The ICRC regional delegation in Mexico
The Mexico City delegation covers Costa Rica, Cuba, El Salvador, Guatemala, Honduras, Mexico, Nicaragua and Panama. It helps migrants and families of missing people, monitors detainee welfare, backs efforts to prevent violence among youth, supports National Red Cross Societies and promotes IHL and international human rights law. The delegation opened in 1998 and became regional in 2002.
To help tackle the growing problems affecting migrants in the region, the ICRC is developing its support for the most vulnerable amongst them, in particular amputees. It cooperates with the Mexican Red Cross to provide first aid for migrants at Mexico’s border with the United States and works with the Guatemalan Red Cross to support repatriated migrants at the Guatemala/Mexico border. Between February and May 2011, more than 2,300 migrants received Red Cross support; 25 patients were successfully treated through ICRC-supported limb fitting services at rehabilitation centres in Mexico, Honduras and Guatemala.
In Mexico, the ICRC supports efforts to establish standard forensic procedures when dealing with human remains, in order to reduce the number of people, including migrants, who are buried without being identified. In Guatemala, the ICRC is involved in clarifying the fate of people who went missing during the internal armed conflict by providing expertise in the fields of forensic science, data management and psychological counselling for families of missing persons.
As gang violence continues to disrupt the lives of communities, the ICRC supports two projects in Guatemala City that seek to prevent youth violence, run by the Guatemalan and Spanish Red Cross Societies. In Honduras, the ICRC and the Ministry of Education have developed a project offering education, protection and assistance to pupils of 20 schools affected by organised violence. The Honduran Red Cross provides first aid.
In Mexico, the ICRC visits people detained for alleged links with armed groups or arrested during confrontations with security forces, mainly in connection with social, ethnic and land issues. In Panama, visits continue to Colombian nationals with alleged links to the Revolutionary Armed Forces of Colombia (FARC).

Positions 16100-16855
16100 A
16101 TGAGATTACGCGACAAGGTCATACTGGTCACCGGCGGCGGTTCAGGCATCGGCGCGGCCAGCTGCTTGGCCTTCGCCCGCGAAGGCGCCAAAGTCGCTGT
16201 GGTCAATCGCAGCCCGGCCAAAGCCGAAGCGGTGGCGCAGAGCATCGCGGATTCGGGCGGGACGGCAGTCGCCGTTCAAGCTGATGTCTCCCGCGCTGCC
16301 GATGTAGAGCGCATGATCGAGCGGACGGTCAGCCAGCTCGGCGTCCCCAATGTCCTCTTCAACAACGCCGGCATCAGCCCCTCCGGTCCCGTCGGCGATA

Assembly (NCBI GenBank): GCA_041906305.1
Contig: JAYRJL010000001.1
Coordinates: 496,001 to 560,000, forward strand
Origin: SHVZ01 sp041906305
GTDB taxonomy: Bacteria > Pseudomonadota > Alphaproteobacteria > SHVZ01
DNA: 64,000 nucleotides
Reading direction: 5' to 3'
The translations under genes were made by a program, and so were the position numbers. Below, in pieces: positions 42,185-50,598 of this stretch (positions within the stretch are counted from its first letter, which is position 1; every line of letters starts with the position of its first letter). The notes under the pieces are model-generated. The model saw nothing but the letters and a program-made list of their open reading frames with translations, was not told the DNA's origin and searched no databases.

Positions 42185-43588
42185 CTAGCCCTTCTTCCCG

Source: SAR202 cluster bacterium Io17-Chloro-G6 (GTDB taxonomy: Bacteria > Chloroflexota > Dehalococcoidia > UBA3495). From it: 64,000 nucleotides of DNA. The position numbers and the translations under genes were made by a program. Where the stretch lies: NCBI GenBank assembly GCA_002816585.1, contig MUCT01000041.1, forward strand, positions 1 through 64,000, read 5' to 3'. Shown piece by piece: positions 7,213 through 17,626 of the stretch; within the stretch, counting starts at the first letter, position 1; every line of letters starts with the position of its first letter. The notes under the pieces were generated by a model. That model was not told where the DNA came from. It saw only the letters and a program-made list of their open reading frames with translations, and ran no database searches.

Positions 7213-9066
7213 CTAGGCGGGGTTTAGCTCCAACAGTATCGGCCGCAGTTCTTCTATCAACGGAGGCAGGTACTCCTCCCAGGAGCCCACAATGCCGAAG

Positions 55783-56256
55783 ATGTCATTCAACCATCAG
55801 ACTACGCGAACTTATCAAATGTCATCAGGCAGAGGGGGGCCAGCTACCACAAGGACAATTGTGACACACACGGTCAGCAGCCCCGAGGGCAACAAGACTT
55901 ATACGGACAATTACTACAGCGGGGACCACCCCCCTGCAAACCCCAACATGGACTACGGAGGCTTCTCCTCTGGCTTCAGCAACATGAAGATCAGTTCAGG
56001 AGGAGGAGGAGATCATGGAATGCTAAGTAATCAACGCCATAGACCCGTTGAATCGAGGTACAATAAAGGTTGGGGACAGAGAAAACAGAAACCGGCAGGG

The ICRC and the Panamanian Red Cross seek to improve access to primary health, dental services and safe water for the resident population in the Alto Tuira area, in Panama's Darién region bordering Colombia,
In Mexico, Guatemala and El Salvador, the ICRC cooperates with the National Societies to help migrants. In all countries covered by the Regional Delegation, the ICRC strengthens the Societies’ capacity for restoring family links and promotes ‘Safer Access’ guidelines that seek to ensure greater security for Red Cross members operating in high-risk areas.
Promoting legal norms
The ICRC works with the armed forces in most of the region's countries to incorporate IHL, and the legal and humanitarian principles regulating the use of force, into training programmes and manuals. In its work with the police forces of the region, the ICRC promotes compliance with human rights norms governing the use of force in law enforcement.
Seeking to ensure greater respect for the rules of IHL, the ICRC supports States in their efforts to implement, integrate and promote treaty and customary legal norms nationally, working with both their armed and security forces and with bodies such as the National IHL Committees. The main priorities are weapons treaties, repression of war crimes, missing persons (and related forensic issues) and the regulation of the use of force.
The ICRC is re-enforcing its interaction with academic circles for the promotion, implementation and development of IHL, and to deepen its analysis of the humanitarian consequences of the violence prevailing in the region.